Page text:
Article

Preoperative estimation of metastatic vertebral tumors.

Department of Orthopaedic Surgery, Kanazawa Medical University, Ishikawa, Japan.
International Orthopaedics (Impact Factor: 2.32). 02/2000; 24(2):71-4. DOI: 10.1007/s002640000123
Source: PubMed

ABSTRACT Total en bloc spondylectomy was performed in 22 patients with metastatic vertebral tumors. Osteolytic lesions were present in 15 cases while 7 cases had osteoblastic or mixed lesions. We measured the dimensions of the tumors preoperatively using magnetic resonance imaging (MRI) and computerized tomography (CT), and postoperatively by histological examination of the resected specimens. In the osteolytic group, the dorsoventral and transverse diameters of the metastatic tumor as measured on MRI were significantly greater compared to those determined by the histological examination. On the other hand, the same parameters measured by CT were smaller than the histologically determined dimensions. Although there were no significant differences between measurements of osteoblastic and osteolytic tumors, CT underestimated dimensions in osteoblastic or mixed tumors more than in those of osteolytic tumors. Estimation of tumor dimensions and local invasion using MRI and CT should be interpreted carefully.

0 Bookmarks
 · 
36 Views
  • [Show abstract] [Hide abstract]
    ABSTRACT: Objectif Rechercher l’apport de l’imagerie par résonance magnétique (IRM) nucléaire pour la détection des métastases tumorales touchant la jonction discovertébrale (JDV) sur des échantillons cadavériques et chez des patients. Comparaison avec les données histologiques. Méthodes Trente JDV provenant de dix cadavres présentant des métastases osseuses avérées ont été étudiées à l’IRM. Des coupes anatomiques et des évaluations histologiques ont été pratiquées ; les coupes anatomiques ont ensuite été confrontées aux images d’IRM. Pour l’étude clinique, l’IRM de trois patients présentant des métastases vertébrales a été relue. Résultats À l’IRM, l’intensité du signal des métastases du corps vertébral était variable. Cet examen n’a pas permis de détecter les foyers de métastases envahissant les plaques cartilagineuses. L’examen histologique a retrouvé une infiltration de la JDV par du tissu tumoral chez 11 (69 %) des 16 JDV avec contour irrégulier et pour cinq (31 %) des JDV interrompues. Chez trois cadavres et chez trois patients, l’examen histologique a montré une métastase du disque intervertébral. Dans aucun prélèvement, l’IRM n’a permis de montrer un envahissement tumoral du disque. Conclusions Nos résultats permettent de soutenir la notion que les métastases tumorales peuvent envahir la plaque cartilagineuse, par l’intermédiaire d’une dégradation de ses constituants, permettant ainsi un contact direct entre la tumeur et le disque. Il est possible que l’IRM ou l’examen macroscopique, voire les deux à la fois, échouent à détecter un envahissement tumoral minime de la JDV car les images des petits foyers de métastases peuvent être masquées par les anomalies de morphologie de la plaque cartilagineuse vertébrale.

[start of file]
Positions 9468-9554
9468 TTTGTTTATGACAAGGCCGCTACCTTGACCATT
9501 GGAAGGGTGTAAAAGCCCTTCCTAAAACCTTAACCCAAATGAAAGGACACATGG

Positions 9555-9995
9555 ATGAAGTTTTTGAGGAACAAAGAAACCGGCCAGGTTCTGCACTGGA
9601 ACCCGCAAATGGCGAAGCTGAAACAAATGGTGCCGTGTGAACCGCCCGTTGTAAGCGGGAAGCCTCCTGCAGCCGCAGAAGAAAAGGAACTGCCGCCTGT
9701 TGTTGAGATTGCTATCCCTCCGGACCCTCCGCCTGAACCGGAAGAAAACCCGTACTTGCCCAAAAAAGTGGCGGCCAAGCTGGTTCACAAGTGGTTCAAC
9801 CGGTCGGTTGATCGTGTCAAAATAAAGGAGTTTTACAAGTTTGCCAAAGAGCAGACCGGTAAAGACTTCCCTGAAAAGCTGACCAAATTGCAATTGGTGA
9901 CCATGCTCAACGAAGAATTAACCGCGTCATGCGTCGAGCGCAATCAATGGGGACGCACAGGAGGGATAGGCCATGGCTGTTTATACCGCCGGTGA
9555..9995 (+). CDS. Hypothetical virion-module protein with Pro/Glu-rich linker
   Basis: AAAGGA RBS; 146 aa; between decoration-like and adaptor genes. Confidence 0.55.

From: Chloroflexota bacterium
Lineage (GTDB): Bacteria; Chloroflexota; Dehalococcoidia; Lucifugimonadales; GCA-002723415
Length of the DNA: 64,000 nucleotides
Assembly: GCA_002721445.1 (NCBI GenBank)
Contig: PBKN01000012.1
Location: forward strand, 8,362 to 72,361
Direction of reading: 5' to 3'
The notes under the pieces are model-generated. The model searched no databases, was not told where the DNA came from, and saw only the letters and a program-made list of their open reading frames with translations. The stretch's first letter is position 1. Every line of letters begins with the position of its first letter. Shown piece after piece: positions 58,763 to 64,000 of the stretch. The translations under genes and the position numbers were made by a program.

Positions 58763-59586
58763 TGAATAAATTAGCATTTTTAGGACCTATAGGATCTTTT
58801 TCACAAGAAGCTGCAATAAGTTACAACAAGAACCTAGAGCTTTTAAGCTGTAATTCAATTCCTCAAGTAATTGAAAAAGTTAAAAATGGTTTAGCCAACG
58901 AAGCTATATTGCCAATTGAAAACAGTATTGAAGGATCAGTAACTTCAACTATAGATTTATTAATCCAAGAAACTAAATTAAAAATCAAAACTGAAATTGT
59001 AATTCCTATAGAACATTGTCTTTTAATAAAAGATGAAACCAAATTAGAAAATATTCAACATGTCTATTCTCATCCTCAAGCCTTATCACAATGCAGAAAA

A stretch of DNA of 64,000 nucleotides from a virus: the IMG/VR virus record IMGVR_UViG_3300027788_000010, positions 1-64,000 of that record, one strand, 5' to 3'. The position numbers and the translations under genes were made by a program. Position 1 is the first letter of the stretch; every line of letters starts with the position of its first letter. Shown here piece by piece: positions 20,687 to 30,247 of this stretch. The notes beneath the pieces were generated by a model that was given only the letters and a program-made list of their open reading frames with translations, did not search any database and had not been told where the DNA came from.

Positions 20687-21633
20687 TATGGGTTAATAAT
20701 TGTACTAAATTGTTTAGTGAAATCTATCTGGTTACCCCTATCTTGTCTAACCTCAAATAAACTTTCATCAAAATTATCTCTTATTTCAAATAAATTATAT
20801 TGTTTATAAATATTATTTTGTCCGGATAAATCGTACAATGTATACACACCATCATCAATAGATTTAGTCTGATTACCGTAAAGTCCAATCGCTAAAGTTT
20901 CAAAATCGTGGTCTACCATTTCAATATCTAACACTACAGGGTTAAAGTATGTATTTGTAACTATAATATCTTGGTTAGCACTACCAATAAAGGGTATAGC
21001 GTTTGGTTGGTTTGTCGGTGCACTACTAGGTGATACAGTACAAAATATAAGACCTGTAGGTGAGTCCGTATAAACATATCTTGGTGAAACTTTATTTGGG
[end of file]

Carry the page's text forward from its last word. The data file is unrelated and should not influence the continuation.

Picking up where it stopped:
Revue Du Rhumatisme - REV RHUM. 01/2009; 76(1):55-61.
  • [Show abstract] [Hide abstract]
    ABSTRACT: To investigate the use of magnetic resonance imaging in the detection of metastatic tumors involving the discovertebral junction of the spine in cadaveric specimens and patients, with histologic findings as the reference standard. Magnetic resonance imaging studies were performed on 30 DVJs in 10 cadavers with documented metastatic bone disease. Anatomic sectioning and histologic evaluations were performed, and anatomic slices were correlated with the magnetic resonance images. For clinical study, magnetic resonance imaging examinations in three patients with vertebral metastasis were reviewed. On magnetic resonance imaging, the signal intensity characteristics of vertebral body metastases were variable. Magnetic resonance imaging failed to detect metastatic foci invading the cartilaginous endplates. On microscopic examination, infiltration of the discovertebral junction by tumorous tissue was found in 11 (69%) of the 16 discovertebral junctions that had an irregular contour, and in 5 (31%) disrupted discovertebral junctions. In three specimens and three patients, microscopic examination revealed tumor metastasis to the intervertebral disc. In no specimen magnetic resonance imaging afforded depiction of discal invasion by tumor. Our results lend further support to the theory that metastatic tumors can invade the cartilaginous endplate through defects in its substance, allowing direct contact of tumor and disc. Minimal tumor invasion of the discovertebral junction may not be identified at magnetic resonance imaging or gross anatomic inspection, or both, because small metastatic foci may be obscured by abnormalities in the morphology of the cartilaginous endplate.
    Joint, bone, spine: revue du rhumatisme 11/2008; 76(1):50-6. · 2.25 Impact Factor
  • [Show abstract] [Hide abstract]
    ABSTRACT: • Computed tomography (CT) is a high-radiation-dose examination, which should therefore be both justified and tailored to the clinical need. • CT of solitary bone lesions may provide information on tumour mineralization difficult to identify on plain film or MR. • Non-contrast-enhanced CT of the thorax is appropriate for staging of metastatic bone sarcoma. • Whole-body CT in older patients should be considered where the “index” bone lesion may be a metastasis. • CT with CT fluoroscopy is ideal for guiding bone biopsy and interventional procedures. Steps to minimize radiation dose are important for both the patient and operator. • Ingenuity in patient positioning can produce high-quality scans of limb lesions (by removing unnecessary parts of the patient from the scan plane).

Full-text

View
0 Downloads
Available from